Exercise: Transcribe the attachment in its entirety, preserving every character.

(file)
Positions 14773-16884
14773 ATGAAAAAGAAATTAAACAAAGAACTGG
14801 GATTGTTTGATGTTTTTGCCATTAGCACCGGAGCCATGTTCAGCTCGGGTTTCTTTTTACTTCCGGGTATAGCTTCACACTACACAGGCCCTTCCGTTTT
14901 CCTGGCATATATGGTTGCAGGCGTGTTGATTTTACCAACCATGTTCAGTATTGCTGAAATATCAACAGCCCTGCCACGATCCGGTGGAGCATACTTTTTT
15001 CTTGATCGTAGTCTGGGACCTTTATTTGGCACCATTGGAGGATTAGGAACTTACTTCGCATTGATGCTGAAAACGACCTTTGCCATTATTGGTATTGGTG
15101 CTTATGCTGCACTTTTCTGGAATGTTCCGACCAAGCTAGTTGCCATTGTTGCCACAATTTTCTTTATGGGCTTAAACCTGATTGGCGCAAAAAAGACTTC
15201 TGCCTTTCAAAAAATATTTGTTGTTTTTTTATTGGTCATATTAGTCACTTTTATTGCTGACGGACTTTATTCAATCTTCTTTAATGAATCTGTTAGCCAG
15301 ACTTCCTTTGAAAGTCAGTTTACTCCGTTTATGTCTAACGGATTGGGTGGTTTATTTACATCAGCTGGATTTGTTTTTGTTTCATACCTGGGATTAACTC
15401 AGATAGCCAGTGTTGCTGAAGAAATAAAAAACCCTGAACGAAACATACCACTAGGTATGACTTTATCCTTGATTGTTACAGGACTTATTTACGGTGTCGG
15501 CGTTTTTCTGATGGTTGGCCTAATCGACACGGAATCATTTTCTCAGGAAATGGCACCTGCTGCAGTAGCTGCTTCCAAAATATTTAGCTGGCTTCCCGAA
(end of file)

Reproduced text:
Positions 14773-16884
14773 ATGAAAAAGAAATTAAACAAAGAACTGG
14801 GATTGTTTGATGTTTTTGCCATTAGCACCGGAGCCATGTTCAGCTCGGGTTTCTTTTTACTTCCGGGTATAGCTTCACACTACACAGGCCCTTCCGTTTT
14901 CCTGGCATATATGGTTGCAGGCGTGTTGATTTTACCAACCATGTTCAGTATTGCTGAAATATCAACAGCCCTGCCACGATCCGGTGGAGCATACTTTTTT
15001 CTTGATCGTAGTCTGGGACCTTTATTTGGCACCATTGGAGGATTAGGAACTTACTTCGCATTGATGCTGAAAACGACCTTTGCCATTATTGGTATTGGTG
15101 CTTATGCTGCACTTTTCTGGAATGTTCCGACCAAGCTAGTTGCCATTGTTGCCACAATTTTCTTTATGGGCTTAAACCTGATTGGCGCAAAAAAGACTTC
15201 TGCCTTTCAAAAAATATTTGTTGTTTTTTTATTGGTCATATTAGTCACTTTTATTGCTGACGGACTTTATTCAATCTTCTTTAATGAATCTGTTAGCCAG
15301 ACTTCCTTTGAAAGTCAGTTTACTCCGTTTATGTCTAACGGATTGGGTGGTTTATTTACATCAGCTGGATTTGTTTTTGTTTCATACCTGGGATTAACTC
15401 AGATAGCCAGTGTTGCTGAAGAAATAAAAAACCCTGAACGAAACATACCACTAGGTATGACTTTATCCTTGATTGTTACAGGACTTATTTACGGTGTCGG
15501 CGTTTTTCTGATGGTTGGCCTAATCGACACGGAATCATTTTCTCAGGAAATGGCACCTGCTGCAGTAGCTGCTTCCAAAATATTTAGCTGGCTTCCCGAA